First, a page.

Prof Bamrah: For India, it was a devastating Covid-19 wave. We had great concern about Mother India, partly because we are Indian doctors. Separately, we were concerned because we have families in India and, therefore, we were motivated to do something.
BAPIO launched the 'Go to Fund' appeal and raised ?230,000 worth of equipment. Most of the donations came from the British people. Equipment that we sent to India included oxygen concentrators, ventilators, pulse oximeters and masks. We also fed hungry people through Akshaya Patra charity and Udhavum Karangal.
We worked with a number of charities and organisations in the UK. These included, Wigan hospital due to the generosity of Prof. Sanjay Arya, the charity Hope2Sleep and CREO Medical. We were also supported by APNA NHS, Doctors Association UK and Qatar airlines.
Our President Dr Ramesh Mehta OBE drove the India appeal for funds.
To ensure that the equipment was distributed in India, we teamed up with the Mukul Madhav Foundation which is a registered charity in both countries-India and the UK, as well as Ashok Leyland. All of this was underpinned by our collaboration with the Indian government. We ensured that everything was transported to Mumbai and then sent across to government hospitals and selected charitable hospitals. Our equipment went to at least 19 sites across the country.
Then we noticed that even the doctors were falling ill because of Covid, so we also started the tele-medicine support through which we checked radiology and pathology reports.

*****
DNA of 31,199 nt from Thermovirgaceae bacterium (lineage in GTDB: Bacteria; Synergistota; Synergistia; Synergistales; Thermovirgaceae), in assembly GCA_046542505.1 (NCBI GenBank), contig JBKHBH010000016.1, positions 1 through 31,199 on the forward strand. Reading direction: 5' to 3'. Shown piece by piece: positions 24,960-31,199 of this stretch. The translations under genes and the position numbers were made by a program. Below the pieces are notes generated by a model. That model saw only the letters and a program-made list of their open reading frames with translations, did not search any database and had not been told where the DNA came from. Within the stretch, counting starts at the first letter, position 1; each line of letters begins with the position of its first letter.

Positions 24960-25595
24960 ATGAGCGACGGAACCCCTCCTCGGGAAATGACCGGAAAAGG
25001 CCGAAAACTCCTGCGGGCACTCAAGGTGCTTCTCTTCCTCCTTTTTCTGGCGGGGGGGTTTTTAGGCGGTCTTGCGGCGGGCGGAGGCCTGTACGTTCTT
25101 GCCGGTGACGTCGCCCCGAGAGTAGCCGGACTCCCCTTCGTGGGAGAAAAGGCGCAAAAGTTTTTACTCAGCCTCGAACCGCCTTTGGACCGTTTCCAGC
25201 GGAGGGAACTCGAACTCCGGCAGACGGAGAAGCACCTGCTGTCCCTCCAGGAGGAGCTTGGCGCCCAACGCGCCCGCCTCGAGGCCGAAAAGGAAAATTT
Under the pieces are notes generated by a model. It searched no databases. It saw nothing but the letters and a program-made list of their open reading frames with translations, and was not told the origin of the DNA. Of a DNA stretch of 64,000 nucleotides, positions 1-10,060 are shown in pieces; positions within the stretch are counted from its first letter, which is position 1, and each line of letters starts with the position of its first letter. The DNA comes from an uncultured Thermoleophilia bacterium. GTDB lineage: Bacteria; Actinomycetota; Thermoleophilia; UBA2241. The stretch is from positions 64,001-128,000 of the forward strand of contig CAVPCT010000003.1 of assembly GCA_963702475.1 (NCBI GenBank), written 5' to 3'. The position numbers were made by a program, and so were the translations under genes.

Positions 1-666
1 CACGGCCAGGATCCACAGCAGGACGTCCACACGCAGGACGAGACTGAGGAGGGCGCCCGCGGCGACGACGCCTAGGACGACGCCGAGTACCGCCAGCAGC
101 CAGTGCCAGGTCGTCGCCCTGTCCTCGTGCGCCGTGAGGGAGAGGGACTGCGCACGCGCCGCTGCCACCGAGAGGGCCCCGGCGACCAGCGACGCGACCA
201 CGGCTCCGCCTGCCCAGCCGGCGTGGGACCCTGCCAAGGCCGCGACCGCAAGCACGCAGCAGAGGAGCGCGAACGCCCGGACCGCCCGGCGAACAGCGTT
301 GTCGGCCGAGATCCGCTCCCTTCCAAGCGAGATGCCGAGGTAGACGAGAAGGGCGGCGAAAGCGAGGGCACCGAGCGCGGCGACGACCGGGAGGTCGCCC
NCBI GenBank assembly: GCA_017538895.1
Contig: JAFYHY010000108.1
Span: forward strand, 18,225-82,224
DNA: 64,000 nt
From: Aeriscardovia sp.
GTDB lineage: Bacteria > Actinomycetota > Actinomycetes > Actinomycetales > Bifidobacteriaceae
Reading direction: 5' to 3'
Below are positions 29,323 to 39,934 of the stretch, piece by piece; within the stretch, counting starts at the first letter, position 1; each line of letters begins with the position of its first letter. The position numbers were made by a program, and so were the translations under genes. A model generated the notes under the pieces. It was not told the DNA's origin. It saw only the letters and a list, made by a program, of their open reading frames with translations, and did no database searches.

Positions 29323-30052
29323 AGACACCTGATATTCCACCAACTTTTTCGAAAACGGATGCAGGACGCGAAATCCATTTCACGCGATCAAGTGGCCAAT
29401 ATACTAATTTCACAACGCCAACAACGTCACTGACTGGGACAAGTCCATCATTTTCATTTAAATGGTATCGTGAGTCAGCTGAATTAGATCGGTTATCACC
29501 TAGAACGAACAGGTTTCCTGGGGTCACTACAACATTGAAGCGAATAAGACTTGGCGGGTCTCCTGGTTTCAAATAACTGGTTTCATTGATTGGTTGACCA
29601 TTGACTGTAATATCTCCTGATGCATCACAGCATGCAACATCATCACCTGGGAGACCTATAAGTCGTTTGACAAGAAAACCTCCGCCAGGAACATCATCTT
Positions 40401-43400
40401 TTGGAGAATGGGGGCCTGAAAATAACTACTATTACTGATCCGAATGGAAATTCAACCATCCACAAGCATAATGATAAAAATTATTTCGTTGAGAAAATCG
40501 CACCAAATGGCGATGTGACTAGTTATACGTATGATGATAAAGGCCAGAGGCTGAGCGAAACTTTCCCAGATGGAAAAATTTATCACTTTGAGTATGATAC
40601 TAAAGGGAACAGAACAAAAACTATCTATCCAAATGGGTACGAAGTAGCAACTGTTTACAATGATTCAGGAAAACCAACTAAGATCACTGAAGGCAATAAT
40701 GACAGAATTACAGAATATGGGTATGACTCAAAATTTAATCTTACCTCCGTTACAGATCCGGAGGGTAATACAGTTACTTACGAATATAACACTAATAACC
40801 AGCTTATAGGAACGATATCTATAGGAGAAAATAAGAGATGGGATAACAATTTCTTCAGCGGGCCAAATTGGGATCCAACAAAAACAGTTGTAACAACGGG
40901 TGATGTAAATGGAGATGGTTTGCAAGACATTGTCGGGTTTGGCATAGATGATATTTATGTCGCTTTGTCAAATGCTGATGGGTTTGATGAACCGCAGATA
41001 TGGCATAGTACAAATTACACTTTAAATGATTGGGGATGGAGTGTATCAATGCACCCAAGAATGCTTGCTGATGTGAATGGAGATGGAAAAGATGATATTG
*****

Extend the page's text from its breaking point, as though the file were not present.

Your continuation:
BAPIO has been involved in many charity appeals, but this was the most complex project because the Covid-19 pandemic is the biggest medical humanitarian crisis of our times. Our President and the Executive team worked flat out to deliver well needed aid.
IN: People have already seen the debilitating effects of Covid. What are the health problems that are likely to emerge in the future?
Prof Bamrah: We know that climate change will pose a big health challenge. WHO says that there could be 250,000 excess deaths due to climate change every year between 2030-2050. We have to act now on environmental pollution and health problems related to climate change.
I also foresee mental health problems on the rise. Mental disease is a hidden pandemic. Suicides are increasing and so are depression, psychosis, and dementia.